In volatile times the worst decision is usually the one taken too late. Too often decision-makers can’t wait for all the facts. They must therefore build or strengthen their capability to make decisions under uncertainty.
Unfortunately the human brain is not well-wired for doing so. This webinar will show you how to take better decisions despite the limitations of human reasoning.
After the webinar you will be able to:
Understand the cognitive biases that affect decision-making
Avoid falling into bias traps
Use structured analytical tools to limit the impact of cognitive limitations on strategic thinking
The coronavirus has turned our everyday lives upside down, and society has found itself in an extraordinary situation. The inherent uncertainty has meant that people need more information and protection, not to mention new working conditions – and criminals are cleverly exploiting this situation. When the lockdown hit, the internet all of a sudden became the virtual solution to almost everything. As the registry for .ch domains, the IT infrastructure provider for universities and a multi-sector CERT, SWITCH has a good overview of the cybercrime occurring in the shadow of the rapid rise of the digital economy.
[…] One development that could be established, though, was a rise in the number of phishing attacks on Swiss internet users working from home. The fact that people are working outside the largely protected network at their regular place of work has only made these attacks easier to carry out. The attacks that SWITCH-CERT has observed were deliberately aimed at higher education staff and users of Swiss IT service providers such as web hosting services. Fraudsters then often abused the web hosting access credentials they got their hands on to host additional phishing sites on the existing domain names and web servers. Fortunately, these compromises were identified and eliminated quickly. Various hosts have warned their customers of the attacks, and MELANI (the Reporting and Analysis Centre for Information Assurance) has also reported a spike in phishing activities.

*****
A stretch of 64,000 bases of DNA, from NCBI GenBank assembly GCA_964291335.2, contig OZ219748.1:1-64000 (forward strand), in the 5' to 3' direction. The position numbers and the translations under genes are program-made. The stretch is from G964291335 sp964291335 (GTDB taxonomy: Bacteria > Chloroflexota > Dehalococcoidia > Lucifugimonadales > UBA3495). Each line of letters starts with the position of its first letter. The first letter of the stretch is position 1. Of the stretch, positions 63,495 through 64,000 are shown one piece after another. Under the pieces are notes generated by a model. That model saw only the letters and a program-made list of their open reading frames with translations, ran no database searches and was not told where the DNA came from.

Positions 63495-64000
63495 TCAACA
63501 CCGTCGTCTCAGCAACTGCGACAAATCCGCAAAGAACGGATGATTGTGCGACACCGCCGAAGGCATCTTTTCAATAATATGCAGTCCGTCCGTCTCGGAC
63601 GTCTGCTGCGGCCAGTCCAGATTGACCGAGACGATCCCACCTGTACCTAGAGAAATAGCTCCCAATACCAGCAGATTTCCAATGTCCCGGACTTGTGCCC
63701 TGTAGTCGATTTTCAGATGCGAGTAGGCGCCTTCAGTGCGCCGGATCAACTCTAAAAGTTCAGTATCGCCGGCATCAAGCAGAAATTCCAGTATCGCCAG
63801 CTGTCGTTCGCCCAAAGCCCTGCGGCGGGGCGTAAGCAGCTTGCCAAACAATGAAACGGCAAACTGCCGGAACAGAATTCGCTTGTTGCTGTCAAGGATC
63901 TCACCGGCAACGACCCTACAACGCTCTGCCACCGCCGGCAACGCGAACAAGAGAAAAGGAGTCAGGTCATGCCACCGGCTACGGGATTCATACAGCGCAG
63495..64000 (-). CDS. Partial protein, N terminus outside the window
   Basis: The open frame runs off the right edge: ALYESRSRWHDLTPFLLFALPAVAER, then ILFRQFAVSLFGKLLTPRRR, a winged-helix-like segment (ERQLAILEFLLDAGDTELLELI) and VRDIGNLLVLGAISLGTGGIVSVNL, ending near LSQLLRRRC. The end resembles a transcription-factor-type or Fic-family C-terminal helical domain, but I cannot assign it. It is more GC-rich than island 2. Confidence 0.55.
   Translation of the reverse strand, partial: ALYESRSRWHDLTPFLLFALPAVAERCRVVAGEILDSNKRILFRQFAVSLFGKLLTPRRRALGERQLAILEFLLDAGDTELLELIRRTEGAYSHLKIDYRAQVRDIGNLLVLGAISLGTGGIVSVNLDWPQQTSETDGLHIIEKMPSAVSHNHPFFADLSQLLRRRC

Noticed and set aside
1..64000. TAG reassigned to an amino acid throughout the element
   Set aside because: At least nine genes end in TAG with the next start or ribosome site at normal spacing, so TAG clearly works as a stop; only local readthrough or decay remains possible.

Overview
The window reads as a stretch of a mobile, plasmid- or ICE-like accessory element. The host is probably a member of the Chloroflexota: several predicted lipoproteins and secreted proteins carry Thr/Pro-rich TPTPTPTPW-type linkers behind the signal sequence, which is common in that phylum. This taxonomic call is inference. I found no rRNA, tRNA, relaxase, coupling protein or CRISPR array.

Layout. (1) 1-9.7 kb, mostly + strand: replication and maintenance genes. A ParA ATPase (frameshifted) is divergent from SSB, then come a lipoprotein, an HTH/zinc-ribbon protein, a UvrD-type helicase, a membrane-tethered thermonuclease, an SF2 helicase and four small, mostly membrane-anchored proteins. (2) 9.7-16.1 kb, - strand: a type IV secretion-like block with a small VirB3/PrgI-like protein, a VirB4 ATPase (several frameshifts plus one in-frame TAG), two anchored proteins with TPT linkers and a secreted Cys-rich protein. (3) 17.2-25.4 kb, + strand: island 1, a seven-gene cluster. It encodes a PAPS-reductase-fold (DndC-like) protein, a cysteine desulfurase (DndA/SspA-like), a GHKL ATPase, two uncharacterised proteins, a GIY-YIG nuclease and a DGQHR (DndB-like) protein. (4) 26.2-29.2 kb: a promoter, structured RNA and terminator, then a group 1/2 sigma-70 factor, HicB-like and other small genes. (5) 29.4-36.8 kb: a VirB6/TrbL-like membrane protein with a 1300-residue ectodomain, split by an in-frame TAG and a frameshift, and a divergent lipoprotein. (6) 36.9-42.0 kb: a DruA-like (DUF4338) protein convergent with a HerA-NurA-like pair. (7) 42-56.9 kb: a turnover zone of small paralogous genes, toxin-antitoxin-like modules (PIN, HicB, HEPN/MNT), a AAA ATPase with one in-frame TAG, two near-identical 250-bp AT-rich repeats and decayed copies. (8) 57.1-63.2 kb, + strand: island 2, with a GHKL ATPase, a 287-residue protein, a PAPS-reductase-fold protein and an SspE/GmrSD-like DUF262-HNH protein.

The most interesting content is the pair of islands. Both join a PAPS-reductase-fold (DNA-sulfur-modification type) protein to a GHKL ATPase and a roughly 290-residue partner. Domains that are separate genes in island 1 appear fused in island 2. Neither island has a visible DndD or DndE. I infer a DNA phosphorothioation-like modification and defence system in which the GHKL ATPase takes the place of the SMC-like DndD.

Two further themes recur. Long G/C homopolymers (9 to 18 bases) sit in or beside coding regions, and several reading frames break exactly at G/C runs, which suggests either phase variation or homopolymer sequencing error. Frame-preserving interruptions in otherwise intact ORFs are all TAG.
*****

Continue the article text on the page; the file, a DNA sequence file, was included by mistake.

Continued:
[…] The rise in cybercrime connected with the coronavirus pandemic highlights yet again just how fragile the internet infrastructure really is. Applying security standards such as DMARC and DNSSEC should therefore be given urgent priority to strengthen digital Switzerland’s resilience for the future and thus make it more difficult for scammers to carry out image-damaging cyber attacks.
Das Digital Democracy Lab der Universität Zürich hat in einer wegweisenden Medienstudie ausgewertet, wie und wo der Wahlkampf für den National- und Ständerat 2019 geführt wurde. Erstmals haben die Forscherinnen und Forscher auch genau untersucht, wie sich der Wahlkampf auf die traditionellen oder digitalen Medien verteilt hat. Die Studie belegt, was wir bereits im letzten November als These formuliert haben; nämlich, dass der «Digitale Wahlkampf» heisser gekocht als gegessen wurde.